When in Hawaii: Airbnb or hotel?

With airfares to Hawaii at or near record highs — regularly under $300 round-trip from the West Coast — it feels like everyone and their grandmothers are headed to the islands these these days.

This creates a huge demand for hotels in Hawaii, and when demand increases, prices also increase. It’s not uncommon to see hotel rates for a night or two skyrocket far beyond what you’d pay for a round-trip airfare.

In the past, when demand increased and hotel prices followed, there was little a bargain-oriented traveler could do to avoid high costs except shop around and probably overpay. expensive for a hotel far from the beach or in a questionable area. Or simply choose another destination.

But with the entry of Airbnb, Far from homeWith VRBO (and other) online vacation rental platforms in the accommodation market, thousands of new, sometimes inexpensive, options have appeared like rainbows on a cloudy day.

After an initial wave, Hawaii municipalities have cracked down on the short-term rental market. On Oahu, Bill 89 (enacted August) prohibits rentals of less than 30 days in residential areas outside the resort areas of Waikiki, Ko Olina and Turtle Bay. (Residents outside the tourist zone were loudly complaining about loud tourists invading their neighborhoods and driving up rents. The hospitality industry has no doubt gone to great lengths to impose limits on home sharing, too.)

After reading a recent SFGATE article on cheap airfare to Hawaii, reader DP wrote and cautioned, “Unless a property has a specific short-term rental license included in the ad or list, any rental less than 30 days [outside the resort areas] is illegal. I’ve heard of a few people in the Bay Area who pre-pay for a room and buy plane tickets, then at the last minute don’t have a place to stay because the law is applied.”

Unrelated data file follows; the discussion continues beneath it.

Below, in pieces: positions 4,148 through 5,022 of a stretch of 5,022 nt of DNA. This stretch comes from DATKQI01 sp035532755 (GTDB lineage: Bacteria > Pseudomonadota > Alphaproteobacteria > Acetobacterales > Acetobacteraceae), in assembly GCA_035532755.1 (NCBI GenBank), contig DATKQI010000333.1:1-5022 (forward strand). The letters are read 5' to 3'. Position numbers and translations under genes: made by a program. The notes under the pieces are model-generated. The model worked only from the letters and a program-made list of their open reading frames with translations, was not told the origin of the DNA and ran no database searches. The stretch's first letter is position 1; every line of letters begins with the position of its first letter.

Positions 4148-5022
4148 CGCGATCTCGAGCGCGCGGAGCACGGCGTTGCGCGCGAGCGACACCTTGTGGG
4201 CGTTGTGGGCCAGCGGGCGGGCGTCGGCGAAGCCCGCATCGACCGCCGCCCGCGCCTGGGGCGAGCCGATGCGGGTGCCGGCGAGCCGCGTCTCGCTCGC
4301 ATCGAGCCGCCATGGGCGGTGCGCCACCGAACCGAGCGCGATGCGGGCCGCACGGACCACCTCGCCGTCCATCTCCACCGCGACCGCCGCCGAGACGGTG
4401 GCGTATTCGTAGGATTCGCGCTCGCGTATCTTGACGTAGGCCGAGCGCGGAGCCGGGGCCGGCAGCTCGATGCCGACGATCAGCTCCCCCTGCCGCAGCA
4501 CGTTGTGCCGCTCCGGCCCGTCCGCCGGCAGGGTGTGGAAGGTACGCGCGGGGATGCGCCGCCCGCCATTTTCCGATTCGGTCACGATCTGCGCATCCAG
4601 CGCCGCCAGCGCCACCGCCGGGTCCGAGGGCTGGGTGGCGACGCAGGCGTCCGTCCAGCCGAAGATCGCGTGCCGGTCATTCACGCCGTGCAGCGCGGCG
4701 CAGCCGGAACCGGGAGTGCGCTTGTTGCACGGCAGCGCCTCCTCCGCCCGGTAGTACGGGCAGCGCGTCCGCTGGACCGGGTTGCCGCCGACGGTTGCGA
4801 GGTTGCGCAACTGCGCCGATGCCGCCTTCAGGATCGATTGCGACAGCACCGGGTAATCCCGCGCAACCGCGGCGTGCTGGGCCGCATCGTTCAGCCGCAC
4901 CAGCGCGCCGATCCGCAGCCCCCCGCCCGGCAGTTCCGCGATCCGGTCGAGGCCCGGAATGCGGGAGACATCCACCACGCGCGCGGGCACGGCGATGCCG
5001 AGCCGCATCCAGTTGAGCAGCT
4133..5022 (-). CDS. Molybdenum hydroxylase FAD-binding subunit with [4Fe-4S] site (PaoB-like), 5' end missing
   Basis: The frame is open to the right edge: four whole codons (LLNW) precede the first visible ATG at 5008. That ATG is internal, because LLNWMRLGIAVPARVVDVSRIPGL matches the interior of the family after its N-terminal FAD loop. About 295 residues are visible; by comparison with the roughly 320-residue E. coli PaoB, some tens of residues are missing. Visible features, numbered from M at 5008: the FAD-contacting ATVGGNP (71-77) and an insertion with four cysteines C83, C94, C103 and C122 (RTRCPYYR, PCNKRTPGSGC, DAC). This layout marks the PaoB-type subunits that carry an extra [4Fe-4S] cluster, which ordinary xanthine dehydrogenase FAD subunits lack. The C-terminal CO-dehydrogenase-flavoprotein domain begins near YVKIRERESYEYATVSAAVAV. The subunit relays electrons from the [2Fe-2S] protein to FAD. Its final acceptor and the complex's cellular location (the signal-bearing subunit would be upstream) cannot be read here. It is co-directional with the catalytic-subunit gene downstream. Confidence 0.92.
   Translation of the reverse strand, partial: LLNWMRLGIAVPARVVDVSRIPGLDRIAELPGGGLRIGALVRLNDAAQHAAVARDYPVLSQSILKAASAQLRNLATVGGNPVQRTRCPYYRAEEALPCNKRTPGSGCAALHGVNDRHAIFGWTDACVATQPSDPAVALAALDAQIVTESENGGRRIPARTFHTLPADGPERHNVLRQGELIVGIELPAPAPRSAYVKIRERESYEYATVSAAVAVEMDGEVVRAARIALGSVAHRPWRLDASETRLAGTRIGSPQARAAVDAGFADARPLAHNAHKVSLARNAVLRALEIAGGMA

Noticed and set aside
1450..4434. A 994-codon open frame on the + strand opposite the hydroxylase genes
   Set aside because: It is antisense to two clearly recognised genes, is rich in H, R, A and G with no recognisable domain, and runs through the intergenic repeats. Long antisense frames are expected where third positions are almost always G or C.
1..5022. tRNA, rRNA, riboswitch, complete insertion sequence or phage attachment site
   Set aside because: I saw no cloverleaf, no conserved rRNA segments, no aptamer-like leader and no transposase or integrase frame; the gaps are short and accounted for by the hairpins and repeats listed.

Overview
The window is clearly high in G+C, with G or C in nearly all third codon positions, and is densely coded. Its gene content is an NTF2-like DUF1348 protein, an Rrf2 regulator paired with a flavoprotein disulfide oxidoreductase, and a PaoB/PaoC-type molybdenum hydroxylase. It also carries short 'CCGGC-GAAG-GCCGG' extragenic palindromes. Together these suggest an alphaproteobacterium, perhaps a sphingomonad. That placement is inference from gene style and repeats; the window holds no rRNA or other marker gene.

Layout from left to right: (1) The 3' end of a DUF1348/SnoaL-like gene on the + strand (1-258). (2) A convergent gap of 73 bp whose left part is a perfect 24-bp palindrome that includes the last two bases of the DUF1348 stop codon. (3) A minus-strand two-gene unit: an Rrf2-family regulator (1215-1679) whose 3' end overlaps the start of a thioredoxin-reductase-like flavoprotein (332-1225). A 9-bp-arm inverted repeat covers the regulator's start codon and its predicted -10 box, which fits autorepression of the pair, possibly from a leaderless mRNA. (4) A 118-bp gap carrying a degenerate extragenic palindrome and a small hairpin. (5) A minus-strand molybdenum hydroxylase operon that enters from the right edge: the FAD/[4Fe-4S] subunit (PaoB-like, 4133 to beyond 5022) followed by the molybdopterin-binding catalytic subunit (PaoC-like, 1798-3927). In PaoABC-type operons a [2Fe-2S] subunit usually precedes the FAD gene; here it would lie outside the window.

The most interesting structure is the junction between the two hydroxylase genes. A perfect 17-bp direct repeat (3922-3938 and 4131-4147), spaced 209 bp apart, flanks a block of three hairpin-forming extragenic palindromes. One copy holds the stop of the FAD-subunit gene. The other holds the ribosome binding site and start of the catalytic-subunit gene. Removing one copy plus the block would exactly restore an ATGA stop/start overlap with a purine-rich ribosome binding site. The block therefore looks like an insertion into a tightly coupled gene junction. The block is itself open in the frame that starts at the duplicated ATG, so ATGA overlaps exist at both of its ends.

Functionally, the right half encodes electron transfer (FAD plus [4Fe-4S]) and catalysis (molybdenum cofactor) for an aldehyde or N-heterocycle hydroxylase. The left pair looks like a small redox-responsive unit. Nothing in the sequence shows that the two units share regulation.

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So if you book a rental condo in Waikiki, you’ll probably be fine. If it is located elsewhere, or in what appears to be a house or apartment in a residential area, you should ask your potential host for a licence, registration certificate and/or permit number if you don’t see it displayed prominently on the list. (Keep in mind that each island has its own rules and regulations regarding short-term rentals – in this article we’re focusing on Honolulu/Oahu.)

Check out the slideshow at the top of this article for scrolling through 8 legal lists

For example, this Airbnb listing of $445/night for a home for six in Kailua, a laid-back residential neighborhood in northeast Honolulu with great beaches, clearly displays its license number as part of the general description (scroll down and you’ll see it). It is also rented by a “super host”, meaning he or she has built up a good reputation and track record, which should appease potential renters. This $400 per night Kailua beachfront cabin listing on VRBO goes so far as to put the NUC/registration number in the title of the listing to ensure that potential renters (and property managers enforcement) know it’s legal.

But after many searches for listings outside of tourist areas for rentals less than 30 days, this was one of the few listings (among many) that I could find with a registration number. .

On the Airbnb and VRBO sites, when I limit my search to Waikiki only, several condos and apartments for rent, ranging from $89 to $300 per night for a mid-February stay. Since these are all located within the designated tourist area, no permits or licenses are required. It is the same Ko Olina area research west of Honolulu near major Disney Aulani and Four Seasons resorts.